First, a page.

Twilight Princess's Midna brings down Majora's Mask's moon as part of one of her supers, and that sentence is definitely a dream come true for someone. (That someone is me.)

Twilight Princess's Midna brings down Majora's Mask's moon as part of one of her supers, and that sentence is definitely a dream come true for someone. (That someone is me.)

Remember, for more previews of games like Bayonetta 2 and Project Giant Robot, check out our audio from Nintendo's preview event, coming soon!


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Super Smash Bros. WiiU/3DS Preview: Lookin' Good

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Super Smash Bros. WiiU/3DS Preview: Lookin' Good

Smash Bros. is a weird beast. On one hand, it’s an outsider game, part of Nintendo’s initiative to take genres they aren’t comfortable with and Nintendo-ize them. Smash Bros. is an action-platform-brawler, sure, but it’s also Nintendo’s more intuitive, easy to understand take on the fighting game genre (see also: Splatoon for shooters, Fire Emblem for RPGs, Luigi’s Mansion for point-and-click adventure games). On the other hand though, it’s the insider game, combining pretty much every Nintendo franchise that matters (and some that really, really don’t) into one fan-pandering package.

It's like Rock-Paper-Scissors. Mega Man beats Mario who bears Sonic who beats Mega Man until both are irrelevant.

It's like Rock-Paper-Scissors. Mega Man beats Mario who bears Sonic who beats Mega Man until both are irrelevant.

That fighting game part of the equation is really relevant these days, with the sudden surge of popularity Super Smash Bros Melee, the 2001 Gamecube incarnation of the series, has been seeing in the fighting game community. Nintendo, in response, made sure that Gamecube controllers, the Smash Bros. standard would be compatible with the WiiU game through some sort of Frankenstein's monster of a switching box. It takes up two USB ports, and I’m not really sure how. Then, they held a tournament, inviting the world’s top Smash Bros. players to show off the game in a livestreamed event in the Nokia Theatre. Nintendo is pinning all its WiiU hopes and dreams on Smash, and it’s not hard to see why. It’s consistently a multi-million seller, but unlike Mario Kart, its more popular older brother, it draws in a fairly stable crowd of Nintendo, and specifically, Smash Bros. diehards.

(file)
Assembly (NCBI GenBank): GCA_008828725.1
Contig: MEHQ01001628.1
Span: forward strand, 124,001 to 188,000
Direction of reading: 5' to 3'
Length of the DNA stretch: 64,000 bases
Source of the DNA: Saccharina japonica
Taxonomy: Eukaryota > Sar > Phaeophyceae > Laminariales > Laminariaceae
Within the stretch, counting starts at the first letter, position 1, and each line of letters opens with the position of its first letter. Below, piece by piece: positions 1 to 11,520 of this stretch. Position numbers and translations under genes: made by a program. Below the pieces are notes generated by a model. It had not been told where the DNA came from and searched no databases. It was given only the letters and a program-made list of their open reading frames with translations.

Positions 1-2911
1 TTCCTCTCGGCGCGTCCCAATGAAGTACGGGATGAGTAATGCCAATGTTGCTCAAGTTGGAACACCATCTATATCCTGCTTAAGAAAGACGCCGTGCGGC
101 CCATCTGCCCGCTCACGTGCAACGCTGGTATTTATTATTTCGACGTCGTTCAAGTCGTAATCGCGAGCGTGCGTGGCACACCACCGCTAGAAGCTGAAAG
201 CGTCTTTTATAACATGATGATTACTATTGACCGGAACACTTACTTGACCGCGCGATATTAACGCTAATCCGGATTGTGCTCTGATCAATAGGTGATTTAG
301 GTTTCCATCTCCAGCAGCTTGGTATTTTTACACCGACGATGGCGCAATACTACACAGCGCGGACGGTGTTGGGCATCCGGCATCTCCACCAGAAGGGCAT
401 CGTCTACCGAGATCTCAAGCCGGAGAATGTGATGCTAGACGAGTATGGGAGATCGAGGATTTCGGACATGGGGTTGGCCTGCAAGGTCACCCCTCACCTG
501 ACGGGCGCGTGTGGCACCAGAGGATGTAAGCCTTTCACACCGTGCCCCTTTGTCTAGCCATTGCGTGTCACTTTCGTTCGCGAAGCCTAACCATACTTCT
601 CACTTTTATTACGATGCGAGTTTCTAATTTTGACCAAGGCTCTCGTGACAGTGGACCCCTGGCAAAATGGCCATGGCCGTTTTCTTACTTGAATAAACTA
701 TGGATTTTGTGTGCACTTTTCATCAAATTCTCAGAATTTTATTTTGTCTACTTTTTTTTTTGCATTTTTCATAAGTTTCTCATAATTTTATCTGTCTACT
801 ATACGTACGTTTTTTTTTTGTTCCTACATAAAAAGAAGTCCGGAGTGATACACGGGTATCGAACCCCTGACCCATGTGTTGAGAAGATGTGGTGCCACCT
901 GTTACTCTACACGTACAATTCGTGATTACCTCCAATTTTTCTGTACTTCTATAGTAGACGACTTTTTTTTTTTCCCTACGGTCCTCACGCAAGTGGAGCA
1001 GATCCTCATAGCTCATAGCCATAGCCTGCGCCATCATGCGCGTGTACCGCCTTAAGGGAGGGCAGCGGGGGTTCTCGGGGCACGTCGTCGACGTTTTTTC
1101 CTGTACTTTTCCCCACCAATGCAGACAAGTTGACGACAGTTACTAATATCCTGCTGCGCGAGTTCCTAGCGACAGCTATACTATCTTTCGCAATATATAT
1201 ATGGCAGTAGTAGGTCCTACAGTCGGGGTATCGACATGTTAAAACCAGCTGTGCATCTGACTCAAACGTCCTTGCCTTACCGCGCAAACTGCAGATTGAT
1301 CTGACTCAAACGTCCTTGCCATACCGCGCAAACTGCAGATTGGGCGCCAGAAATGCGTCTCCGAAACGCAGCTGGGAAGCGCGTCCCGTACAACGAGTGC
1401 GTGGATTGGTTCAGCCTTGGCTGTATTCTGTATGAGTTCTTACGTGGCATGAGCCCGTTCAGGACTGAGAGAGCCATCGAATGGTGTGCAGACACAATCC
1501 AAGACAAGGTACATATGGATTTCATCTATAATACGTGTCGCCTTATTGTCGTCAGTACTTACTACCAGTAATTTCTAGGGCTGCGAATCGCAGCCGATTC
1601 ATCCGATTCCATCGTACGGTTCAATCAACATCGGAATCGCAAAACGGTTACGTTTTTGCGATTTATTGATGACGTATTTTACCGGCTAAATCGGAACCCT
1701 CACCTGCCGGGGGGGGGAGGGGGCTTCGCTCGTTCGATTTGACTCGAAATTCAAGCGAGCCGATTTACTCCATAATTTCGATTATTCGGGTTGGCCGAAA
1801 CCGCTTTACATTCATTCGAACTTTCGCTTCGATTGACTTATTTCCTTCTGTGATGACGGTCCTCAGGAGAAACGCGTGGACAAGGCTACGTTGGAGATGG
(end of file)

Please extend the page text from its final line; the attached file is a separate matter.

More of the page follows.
So, getting Super Smash Bros. for WiiU and 3DS (seriously, that's the full name) right is a Big Deal for Nintendo. Such a big deal that they’ve dedicated multiple Nintendo Directs to it, post daily updates on the games development to Miiverse, and commission original, usually super clever art every time a new character is revealed. Smash Bros. is an event game. It’s a once a generation game. But enough context, let’s talk video games.